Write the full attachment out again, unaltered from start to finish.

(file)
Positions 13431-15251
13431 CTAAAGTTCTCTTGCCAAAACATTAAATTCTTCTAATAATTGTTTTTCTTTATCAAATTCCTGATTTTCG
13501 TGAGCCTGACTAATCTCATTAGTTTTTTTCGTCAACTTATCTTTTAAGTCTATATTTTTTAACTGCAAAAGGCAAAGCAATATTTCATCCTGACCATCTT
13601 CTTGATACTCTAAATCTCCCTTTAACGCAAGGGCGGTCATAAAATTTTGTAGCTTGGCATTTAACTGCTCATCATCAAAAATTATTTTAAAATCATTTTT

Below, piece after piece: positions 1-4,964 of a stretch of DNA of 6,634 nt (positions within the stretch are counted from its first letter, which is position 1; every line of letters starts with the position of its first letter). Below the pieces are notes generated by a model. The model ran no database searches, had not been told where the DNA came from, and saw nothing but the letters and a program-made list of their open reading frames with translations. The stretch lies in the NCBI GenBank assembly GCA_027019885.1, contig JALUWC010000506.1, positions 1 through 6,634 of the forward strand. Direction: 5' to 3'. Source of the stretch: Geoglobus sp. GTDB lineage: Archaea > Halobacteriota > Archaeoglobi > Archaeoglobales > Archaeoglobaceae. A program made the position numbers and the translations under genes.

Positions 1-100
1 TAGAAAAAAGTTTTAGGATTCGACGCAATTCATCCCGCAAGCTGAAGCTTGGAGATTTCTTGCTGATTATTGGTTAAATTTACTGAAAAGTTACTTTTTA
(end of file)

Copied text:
Positions 13431-15251
13431 CTAAAGTTCTCTTGCCAAAACATTAAATTCTTCTAATAATTGTTTTTCTTTATCAAATTCCTGATTTTCG
13501 TGAGCCTGACTAATCTCATTAGTTTTTTTCGTCAACTTATCTTTTAAGTCTATATTTTTTAACTGCAAAAGGCAAAGCAATATTTCATCCTGACCATCTT
13601 CTTGATACTCTAAATCTCCCTTTAACGCAAGGGCGGTCATAAAATTTTGTAGCTTGGCATTTAACTGCTCATCATCAAAAATTATTTTAAAATCATTTTT

Below, piece after piece: positions 1-4,964 of a stretch of DNA of 6,634 nt (positions within the stretch are counted from its first letter, which is position 1; every line of letters starts with the position of its first letter). Below the pieces are notes generated by a model. The model ran no database searches, had not been told where the DNA came from, and saw nothing but the letters and a program-made list of their open reading frames with translations. The stretch lies in the NCBI GenBank assembly GCA_027019885.1, contig JALUWC010000506.1, positions 1 through 6,634 of the forward strand. Direction: 5' to 3'. Source of the stretch: Geoglobus sp. GTDB lineage: Archaea > Halobacteriota > Archaeoglobi > Archaeoglobales > Archaeoglobaceae. A program made the position numbers and the translations under genes.

Positions 1-100
1 TAGAAAAAAGTTTTAGGATTCGACGCAATTCATCCCGCAAGCTGAAGCTTGGAGATTTCTTGCTGATTATTGGTTAAATTTACTGAAAAGTTACTTTTTA